Review Request: include KolorManager in kdegraphics

Matthias Klumpp matthias at
Wed Mar 14 21:52:13 GMT 2012

2012/3/14 Kai-Uwe Behrmann <ku.b at>:
> Am 14.03.12, 21:10 +0100 schrieb Thomas Zander:
>> On Wednesday 14 March 2012 18.12.13 Kai-Uwe Behrmann wrote:
>>> Am 14.03.12, 17:46 +0100 schrieb Thomas Zander:
>>>> That said; Cups also depends on colord. And IMO that has a bigger impact
>>>> than the gnome components that pull it in.
>>> colord print CM:
>>> CUPS does not depend in any way on colord.
>> This opinion seems to conflict with the facts stated by others.  Debian
>> for
>> instance has 'rec' (recommend) colord for cups.[1]
> CUPS is a cross platform solution. It works with colour management on osX
> fine. IMO that recommendation on Debian has to do with colord in Gnome and
> that colord needs compiled in support inside CUPS. No more no less.
No. Cups uses the Color Management system provided by the OS. On
MacOS-X it uses ColorSync, for example. Cups itself has a patch
included which makes it use colord DBus-API to talk to colord. That's
the reason for CUPS recommending colord on Debian.

>> Notice that colord allows components to use it without linking it in at
>> startup using the dbus interface for instance.
> That is non relevant to the fact, that CUPS vendor colour management works
> since years and without colord.
It does - on MacOS-X, because it uses ColorSync there :P


>>> But colord depends on CUPS to
>>> support it's concept of placing colord's session centric configuration
>>> into each job on server side.
>> Which makes total technical sense. No color management system will work
>> 100%
> I still do not see merit in the user session in CUPS server hook concept.
> I would really like to understand why it is a good design, but no one gave
> so far a satisfying answere on OpenICC. Maybe it can be found here?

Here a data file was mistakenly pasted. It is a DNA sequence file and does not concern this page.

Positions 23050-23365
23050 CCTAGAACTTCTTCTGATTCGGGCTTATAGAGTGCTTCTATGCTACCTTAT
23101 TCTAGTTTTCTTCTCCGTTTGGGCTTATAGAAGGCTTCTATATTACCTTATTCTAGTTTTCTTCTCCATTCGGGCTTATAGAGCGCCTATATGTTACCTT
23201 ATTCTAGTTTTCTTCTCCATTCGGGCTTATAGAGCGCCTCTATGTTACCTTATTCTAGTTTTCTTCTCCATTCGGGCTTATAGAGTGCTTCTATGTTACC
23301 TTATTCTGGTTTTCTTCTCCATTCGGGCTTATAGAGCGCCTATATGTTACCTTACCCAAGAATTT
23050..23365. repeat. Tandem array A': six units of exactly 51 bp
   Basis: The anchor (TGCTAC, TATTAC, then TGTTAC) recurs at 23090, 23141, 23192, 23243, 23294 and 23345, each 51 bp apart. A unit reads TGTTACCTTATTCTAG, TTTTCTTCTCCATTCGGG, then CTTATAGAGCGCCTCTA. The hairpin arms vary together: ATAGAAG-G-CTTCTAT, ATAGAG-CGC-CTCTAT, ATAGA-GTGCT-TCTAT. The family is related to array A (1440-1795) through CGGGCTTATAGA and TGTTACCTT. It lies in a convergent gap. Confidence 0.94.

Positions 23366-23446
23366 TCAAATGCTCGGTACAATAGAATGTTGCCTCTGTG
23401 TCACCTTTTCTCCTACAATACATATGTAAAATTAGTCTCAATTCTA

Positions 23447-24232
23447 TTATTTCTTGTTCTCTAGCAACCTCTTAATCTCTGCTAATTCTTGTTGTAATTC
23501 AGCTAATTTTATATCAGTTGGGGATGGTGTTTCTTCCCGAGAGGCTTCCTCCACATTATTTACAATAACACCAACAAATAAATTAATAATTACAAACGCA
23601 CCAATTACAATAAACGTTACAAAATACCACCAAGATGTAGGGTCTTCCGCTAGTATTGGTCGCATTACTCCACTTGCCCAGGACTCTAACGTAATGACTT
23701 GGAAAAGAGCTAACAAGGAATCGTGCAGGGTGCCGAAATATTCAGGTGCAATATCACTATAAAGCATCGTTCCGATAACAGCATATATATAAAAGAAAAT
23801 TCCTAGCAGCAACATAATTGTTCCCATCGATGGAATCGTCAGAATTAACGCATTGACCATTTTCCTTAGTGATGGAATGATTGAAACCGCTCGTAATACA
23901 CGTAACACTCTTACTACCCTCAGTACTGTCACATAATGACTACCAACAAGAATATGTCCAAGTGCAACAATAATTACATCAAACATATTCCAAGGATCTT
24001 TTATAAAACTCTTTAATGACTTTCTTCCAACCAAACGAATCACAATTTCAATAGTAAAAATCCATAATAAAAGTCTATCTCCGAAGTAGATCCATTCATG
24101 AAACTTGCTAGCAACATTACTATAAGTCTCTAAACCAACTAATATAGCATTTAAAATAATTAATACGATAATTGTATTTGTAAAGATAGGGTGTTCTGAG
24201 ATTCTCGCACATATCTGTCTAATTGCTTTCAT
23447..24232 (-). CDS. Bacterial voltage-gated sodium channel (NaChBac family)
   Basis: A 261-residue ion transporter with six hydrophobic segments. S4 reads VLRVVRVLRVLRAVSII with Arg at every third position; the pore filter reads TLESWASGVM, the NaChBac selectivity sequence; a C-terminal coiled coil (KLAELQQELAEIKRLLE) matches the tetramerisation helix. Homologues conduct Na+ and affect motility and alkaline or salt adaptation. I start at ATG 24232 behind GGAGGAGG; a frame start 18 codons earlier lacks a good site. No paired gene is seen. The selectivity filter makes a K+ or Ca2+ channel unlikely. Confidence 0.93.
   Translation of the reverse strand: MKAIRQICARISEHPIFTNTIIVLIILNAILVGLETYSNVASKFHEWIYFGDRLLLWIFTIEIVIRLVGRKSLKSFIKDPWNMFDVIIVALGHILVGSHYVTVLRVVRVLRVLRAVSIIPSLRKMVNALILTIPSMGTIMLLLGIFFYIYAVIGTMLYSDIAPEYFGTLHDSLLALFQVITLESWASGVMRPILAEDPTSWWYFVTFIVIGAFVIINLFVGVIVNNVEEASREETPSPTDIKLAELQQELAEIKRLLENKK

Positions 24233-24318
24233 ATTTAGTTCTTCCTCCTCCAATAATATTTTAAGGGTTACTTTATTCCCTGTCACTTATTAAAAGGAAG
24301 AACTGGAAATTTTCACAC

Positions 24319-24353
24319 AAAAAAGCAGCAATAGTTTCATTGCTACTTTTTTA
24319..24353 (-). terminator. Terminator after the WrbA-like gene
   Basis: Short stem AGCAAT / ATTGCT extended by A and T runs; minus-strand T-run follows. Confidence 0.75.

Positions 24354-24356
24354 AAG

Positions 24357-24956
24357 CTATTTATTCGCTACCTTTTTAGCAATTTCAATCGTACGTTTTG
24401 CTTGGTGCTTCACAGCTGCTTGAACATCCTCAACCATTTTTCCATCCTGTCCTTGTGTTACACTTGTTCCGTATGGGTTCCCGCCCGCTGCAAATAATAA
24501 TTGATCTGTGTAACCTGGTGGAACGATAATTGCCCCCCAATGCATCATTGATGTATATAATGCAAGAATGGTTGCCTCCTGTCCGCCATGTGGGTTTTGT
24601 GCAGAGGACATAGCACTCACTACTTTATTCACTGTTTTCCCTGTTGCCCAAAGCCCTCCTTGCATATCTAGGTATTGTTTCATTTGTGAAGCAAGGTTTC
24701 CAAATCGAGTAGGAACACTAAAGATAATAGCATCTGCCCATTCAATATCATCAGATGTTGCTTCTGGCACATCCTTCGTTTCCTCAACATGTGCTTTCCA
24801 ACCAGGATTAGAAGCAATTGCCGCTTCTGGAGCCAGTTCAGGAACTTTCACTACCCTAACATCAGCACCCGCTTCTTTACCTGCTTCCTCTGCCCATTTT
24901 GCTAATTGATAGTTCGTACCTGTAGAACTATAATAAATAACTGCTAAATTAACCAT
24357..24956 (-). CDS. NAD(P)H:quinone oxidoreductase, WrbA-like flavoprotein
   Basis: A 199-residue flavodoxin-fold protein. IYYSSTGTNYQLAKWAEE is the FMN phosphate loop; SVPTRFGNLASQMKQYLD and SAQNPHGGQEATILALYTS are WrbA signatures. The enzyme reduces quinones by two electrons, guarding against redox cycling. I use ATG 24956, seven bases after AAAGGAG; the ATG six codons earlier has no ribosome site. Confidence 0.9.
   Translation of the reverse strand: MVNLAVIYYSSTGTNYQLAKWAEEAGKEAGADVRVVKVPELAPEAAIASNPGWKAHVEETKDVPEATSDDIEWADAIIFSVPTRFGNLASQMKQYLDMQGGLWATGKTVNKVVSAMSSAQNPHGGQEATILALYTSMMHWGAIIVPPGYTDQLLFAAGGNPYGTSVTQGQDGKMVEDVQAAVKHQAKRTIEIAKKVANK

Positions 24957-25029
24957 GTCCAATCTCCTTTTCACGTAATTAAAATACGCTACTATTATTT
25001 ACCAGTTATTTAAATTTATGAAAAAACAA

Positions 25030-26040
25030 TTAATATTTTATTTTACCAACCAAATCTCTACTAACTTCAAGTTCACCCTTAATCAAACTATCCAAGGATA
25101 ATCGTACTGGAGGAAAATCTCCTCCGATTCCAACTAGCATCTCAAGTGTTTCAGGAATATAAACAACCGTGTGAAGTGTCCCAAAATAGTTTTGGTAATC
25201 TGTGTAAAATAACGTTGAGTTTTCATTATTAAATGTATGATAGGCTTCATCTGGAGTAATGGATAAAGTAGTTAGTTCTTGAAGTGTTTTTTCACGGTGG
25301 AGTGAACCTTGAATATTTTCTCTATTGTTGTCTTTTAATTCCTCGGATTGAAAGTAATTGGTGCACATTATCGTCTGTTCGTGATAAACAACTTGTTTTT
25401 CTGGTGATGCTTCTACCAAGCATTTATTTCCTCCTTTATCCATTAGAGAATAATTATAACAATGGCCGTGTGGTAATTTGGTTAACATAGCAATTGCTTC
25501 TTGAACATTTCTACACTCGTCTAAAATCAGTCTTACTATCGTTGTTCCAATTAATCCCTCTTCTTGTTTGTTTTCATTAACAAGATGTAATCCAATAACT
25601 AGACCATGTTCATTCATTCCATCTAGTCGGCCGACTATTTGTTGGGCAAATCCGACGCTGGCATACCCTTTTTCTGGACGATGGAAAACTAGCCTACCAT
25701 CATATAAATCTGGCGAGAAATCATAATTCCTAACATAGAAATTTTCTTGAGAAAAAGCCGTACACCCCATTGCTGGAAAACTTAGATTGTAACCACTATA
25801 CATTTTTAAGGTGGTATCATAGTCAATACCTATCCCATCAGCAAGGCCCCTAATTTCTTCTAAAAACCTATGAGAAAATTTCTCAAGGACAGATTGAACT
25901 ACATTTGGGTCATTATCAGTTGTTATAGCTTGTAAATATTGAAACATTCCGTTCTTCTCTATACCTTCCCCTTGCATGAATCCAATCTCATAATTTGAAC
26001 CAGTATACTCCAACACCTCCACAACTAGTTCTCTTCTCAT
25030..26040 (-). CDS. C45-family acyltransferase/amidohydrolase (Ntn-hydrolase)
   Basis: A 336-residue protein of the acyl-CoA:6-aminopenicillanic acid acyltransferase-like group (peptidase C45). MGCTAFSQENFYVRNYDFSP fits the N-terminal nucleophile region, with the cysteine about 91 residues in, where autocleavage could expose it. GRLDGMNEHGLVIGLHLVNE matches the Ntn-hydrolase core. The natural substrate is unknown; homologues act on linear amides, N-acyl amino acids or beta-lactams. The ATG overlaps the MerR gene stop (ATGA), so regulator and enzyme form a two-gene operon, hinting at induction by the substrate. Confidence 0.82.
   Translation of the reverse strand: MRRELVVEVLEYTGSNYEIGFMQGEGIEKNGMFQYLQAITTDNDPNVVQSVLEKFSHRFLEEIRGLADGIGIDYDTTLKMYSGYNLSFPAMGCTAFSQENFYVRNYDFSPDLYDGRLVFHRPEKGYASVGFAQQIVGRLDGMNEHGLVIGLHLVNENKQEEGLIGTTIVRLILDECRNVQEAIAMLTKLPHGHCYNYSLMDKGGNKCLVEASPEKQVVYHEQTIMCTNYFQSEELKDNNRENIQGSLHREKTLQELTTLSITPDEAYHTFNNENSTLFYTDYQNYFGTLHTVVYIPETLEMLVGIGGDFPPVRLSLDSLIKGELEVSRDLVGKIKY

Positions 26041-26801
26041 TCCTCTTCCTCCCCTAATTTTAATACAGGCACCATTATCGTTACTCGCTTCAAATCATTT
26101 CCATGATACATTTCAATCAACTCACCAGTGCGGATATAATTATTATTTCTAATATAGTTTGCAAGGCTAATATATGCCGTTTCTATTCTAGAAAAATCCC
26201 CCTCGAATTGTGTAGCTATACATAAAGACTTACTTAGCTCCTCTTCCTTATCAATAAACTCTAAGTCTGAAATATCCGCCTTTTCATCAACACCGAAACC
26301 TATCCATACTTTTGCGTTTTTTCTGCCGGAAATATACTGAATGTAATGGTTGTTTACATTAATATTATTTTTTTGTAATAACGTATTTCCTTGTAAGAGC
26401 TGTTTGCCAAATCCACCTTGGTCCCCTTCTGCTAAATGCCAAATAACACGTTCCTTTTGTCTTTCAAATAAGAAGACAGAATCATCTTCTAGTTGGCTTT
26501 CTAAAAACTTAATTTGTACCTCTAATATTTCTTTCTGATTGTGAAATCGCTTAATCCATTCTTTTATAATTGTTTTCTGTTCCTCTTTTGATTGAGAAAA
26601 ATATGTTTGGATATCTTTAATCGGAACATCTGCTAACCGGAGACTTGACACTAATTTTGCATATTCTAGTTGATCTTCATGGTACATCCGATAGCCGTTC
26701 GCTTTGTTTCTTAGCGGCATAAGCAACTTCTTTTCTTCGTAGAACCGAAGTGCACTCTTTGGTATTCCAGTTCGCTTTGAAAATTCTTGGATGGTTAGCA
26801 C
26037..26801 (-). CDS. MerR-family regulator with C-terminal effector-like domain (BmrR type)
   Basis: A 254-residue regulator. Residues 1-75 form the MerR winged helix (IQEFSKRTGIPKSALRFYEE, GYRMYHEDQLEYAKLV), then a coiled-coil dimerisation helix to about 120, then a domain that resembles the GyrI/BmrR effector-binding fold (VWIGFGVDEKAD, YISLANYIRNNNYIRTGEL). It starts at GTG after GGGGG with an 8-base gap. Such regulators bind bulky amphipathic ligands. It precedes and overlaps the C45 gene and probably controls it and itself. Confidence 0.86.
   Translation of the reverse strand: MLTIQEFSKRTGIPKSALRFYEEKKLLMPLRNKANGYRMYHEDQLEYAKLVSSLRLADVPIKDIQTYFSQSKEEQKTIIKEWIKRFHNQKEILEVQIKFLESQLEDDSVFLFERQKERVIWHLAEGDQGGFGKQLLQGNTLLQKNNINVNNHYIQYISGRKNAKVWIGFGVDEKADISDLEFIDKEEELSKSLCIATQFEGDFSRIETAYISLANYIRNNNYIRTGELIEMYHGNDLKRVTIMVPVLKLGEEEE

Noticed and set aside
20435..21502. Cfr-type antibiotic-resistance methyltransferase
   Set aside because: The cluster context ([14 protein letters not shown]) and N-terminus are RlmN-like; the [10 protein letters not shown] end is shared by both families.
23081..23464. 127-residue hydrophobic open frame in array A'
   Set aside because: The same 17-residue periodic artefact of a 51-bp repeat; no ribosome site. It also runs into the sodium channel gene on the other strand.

> Look at the details. colord is called inside CUPS server. CUPS servers can
> be remote without any DBus connection, which colord relies upon. The CUPS
> server is, well, a server, not client software. It takes print jobs through
> a well defined communication path after lots of security checks. Now colord
> breaks these security check on a local host and says to CUPS to use a
> certain ICC profiles. colord needs special rights to take the user
> configuration from a central DB. As long as the actual user is printing a
> actual job with a actual colord profile it is fine. Laptop and one person
> systems might work this way. But imagine that now on a multi user system. A
> remote print jobs comes in. CUPS prints that with the profile of the local
> user. These users are likely not the same person or account. That is why the
> Oyranos project did reject the offer to place a similiar Oyranos hook inside
> CUPS and why it is criticised inside OpenICC without sufficient answeres.
> The colord printing configuration architecture fits maybe to a one person
> system like Android, provided that it uses a direct connection to the actual
> printing device. Ironically Android does not allow for DBus.
>> without support in the individual components.  If Cups needs to be patched
>> to
>> support a new feature, that sounds sane to me.
> There is a half new feature. The other half cuts into existing well defined
> behaviour. Colour Management for vendor configured profiles resides inside
> CUPS since quite some years. The rastertoprinter filters do colour
> correction through the respective poppler and ghostscript filters. The CUPS
> CMS configures that fine. Again CUPS does not need colord to do robust CM.
> It looses robustnes through colord introduced ambiguity. See above.
>> Does it not make more sense to have color management support in cups than
>> cups
>> support in the color management software? It certainly does to me :)
> That sentence covers only part of the conditions needed to judge. See above.
>>> It does not scale well and will likely be difficult to maintain.
>> As someone that is also a software developer, I disagree, with the reasons
>> I
>> wrote above. :-)
> My impression is, here are made assumptions that are based on abstract
> ideas, which do only in parts fit to the situation. That is irritating.
>> Bottom line for me really is that a project that has been around for a
>> year
>> has managed to grow fast and get accepted widely.
>> Some may argue thats because of political issues, but in the end thats not
>> really relevant. The end result is still 'market' acceptance.
>> As mentioned before, accepting kolormanager in kdegraphics is kind of a
>> "no"
>> to colord. And I think thats would be cutting our own fingers.
> You are broadly speculating. May I ask for what reason?
>> 1)
>> --
>> Thomas Zander
> regards
> Kai-Uwe Behrmann
> --

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